Friday, August 29, 2014

IL Dpt of Natural Resources Issue Long-Awaited Rules on Fracking

SPRINGFIELD, Aug 29, 2014 – The Illinois Department of Natural
                      Resources (IDNR) today delivered revised rules to
                      implement the Hydraulic Fracturing Regulatory Act.
                      The revised rules were submitted to the Illinois
                      General Assembly’s Joint Committee on Administrative
                      Rules (JCAR) for a required second public notice
                      period.

                      Based on a record level of public participation
                      following release the first draft last fall, the IDNR
                      has substantially strengthened and clarified several
                      sections of the proposed rules.  Passage of the HFRA
                      and the subsequent rulemaking process generated an
                      unprecedented amount of feedback. Five public
                      hearings were held around the state, and the agency
                      received more than 31,000 comments amounting to
                      43,000 pages from members of the public, units of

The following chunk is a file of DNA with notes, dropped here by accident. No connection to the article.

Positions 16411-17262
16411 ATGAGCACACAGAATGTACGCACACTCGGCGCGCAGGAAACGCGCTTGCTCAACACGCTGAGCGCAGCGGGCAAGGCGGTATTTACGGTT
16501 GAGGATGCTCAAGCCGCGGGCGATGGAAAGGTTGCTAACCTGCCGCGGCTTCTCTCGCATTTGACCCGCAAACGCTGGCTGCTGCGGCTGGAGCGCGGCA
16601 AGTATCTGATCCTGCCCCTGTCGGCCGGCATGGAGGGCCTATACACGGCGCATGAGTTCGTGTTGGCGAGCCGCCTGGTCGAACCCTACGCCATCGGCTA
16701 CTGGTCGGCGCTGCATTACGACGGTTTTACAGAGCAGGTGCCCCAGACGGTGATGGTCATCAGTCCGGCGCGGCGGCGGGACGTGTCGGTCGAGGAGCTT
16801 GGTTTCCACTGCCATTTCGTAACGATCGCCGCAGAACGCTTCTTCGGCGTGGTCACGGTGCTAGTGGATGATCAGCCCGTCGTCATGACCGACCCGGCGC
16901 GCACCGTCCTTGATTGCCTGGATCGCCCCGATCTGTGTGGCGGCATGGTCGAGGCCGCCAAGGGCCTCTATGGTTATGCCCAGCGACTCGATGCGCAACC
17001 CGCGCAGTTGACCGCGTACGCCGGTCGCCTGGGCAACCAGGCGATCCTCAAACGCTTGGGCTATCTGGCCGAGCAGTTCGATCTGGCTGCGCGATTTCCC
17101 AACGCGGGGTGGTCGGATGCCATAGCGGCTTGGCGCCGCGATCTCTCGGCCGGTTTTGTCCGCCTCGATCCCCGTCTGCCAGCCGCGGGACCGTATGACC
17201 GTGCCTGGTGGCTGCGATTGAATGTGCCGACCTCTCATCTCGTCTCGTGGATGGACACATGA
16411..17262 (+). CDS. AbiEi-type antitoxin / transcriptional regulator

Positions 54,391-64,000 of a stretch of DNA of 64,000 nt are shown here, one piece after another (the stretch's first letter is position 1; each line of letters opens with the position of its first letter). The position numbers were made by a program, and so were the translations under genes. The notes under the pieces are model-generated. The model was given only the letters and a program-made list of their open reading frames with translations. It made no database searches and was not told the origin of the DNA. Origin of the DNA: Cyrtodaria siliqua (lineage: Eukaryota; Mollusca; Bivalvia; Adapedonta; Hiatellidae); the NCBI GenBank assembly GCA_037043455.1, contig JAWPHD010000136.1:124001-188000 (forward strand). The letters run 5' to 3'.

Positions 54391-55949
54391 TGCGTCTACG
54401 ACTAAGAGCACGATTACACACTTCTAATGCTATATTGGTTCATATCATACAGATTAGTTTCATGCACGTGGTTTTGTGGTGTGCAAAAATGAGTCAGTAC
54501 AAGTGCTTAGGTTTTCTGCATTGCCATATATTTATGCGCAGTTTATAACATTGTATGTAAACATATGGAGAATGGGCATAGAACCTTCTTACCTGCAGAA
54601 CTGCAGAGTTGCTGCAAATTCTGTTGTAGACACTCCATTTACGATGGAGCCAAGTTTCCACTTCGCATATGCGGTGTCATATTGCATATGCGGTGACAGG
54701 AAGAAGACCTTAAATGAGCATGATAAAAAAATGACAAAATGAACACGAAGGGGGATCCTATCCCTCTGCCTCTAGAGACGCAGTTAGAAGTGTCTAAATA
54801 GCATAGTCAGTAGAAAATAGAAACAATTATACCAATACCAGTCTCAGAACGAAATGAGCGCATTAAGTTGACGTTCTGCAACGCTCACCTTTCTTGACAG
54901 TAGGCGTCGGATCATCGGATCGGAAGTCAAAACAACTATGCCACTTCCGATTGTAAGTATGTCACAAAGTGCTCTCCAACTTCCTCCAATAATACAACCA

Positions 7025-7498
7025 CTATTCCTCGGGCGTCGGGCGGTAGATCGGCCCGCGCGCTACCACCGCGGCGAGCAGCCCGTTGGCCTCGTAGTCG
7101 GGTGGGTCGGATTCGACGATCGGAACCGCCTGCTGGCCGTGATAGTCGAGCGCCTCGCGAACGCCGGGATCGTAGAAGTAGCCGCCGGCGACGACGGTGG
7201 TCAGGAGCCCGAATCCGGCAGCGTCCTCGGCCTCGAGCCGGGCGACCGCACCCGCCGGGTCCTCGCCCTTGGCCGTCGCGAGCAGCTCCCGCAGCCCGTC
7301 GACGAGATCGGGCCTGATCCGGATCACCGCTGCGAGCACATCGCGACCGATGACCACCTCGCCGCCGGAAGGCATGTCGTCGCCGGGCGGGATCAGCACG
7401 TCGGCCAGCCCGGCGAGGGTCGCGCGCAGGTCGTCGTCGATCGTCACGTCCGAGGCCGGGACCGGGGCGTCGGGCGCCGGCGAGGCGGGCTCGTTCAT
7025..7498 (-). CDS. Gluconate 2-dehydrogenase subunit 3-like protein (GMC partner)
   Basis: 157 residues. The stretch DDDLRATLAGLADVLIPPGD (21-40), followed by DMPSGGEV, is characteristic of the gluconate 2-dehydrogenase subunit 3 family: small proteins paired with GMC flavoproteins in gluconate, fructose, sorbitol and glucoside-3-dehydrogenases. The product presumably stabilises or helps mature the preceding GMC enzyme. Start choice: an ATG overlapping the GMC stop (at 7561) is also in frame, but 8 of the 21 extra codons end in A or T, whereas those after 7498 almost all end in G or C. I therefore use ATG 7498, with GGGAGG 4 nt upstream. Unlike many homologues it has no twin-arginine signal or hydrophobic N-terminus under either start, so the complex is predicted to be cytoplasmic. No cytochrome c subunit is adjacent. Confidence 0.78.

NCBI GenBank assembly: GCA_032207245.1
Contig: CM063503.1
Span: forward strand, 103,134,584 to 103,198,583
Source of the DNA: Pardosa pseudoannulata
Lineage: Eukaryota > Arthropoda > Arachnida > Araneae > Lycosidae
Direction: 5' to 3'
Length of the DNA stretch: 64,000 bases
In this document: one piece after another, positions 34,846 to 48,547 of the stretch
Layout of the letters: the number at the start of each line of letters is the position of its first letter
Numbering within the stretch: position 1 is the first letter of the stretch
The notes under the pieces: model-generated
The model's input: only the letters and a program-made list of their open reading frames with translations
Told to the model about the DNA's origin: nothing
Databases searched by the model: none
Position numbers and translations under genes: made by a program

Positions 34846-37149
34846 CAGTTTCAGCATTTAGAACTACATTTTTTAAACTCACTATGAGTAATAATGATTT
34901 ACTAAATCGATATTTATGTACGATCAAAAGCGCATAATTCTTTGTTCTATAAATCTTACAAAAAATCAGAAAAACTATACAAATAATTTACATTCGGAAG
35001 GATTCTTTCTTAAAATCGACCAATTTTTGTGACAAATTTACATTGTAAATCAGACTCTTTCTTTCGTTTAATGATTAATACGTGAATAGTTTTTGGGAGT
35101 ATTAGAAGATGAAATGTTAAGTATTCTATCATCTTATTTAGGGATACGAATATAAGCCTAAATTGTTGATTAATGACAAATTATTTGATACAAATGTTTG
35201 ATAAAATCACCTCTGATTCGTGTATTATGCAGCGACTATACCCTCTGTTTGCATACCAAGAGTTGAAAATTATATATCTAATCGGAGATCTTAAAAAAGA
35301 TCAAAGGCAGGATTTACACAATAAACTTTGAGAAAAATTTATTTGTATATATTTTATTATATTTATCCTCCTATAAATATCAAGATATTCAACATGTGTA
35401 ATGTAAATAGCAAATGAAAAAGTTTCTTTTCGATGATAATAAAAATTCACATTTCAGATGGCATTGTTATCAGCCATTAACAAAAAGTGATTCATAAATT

local government, environmental organizations and
                      industry.  The annotated copy of the revised rules,
                      including comments and the agency’s responses to each
                      issue area, can be found at: www.dnr.illinois.gov.

                      “As the agency charged with standing up a brand new
                      regulatory program, it was important that our staff
                      took the time needed to consider all the public
                      feedback and do the job right,” said IDNR Director
                      Marc Miller. “We believe the revised rules submitted
                      to JCAR today accurately reflect the intent of the
                      law, and take into account the concerns of our
                      constituents.”

                      Following the start of the second public notice
                      period, JCAR has 45 days to consider the proposed
                      regulations. JCAR can request an additional 45 days.
                      By delivering the revised rules in time for the next
                      scheduled JCAR meeting on Sept. 16, IDNR has insured
                      that JCAR has adequate time to complete its work.
                      Rules must be adopted within one year of first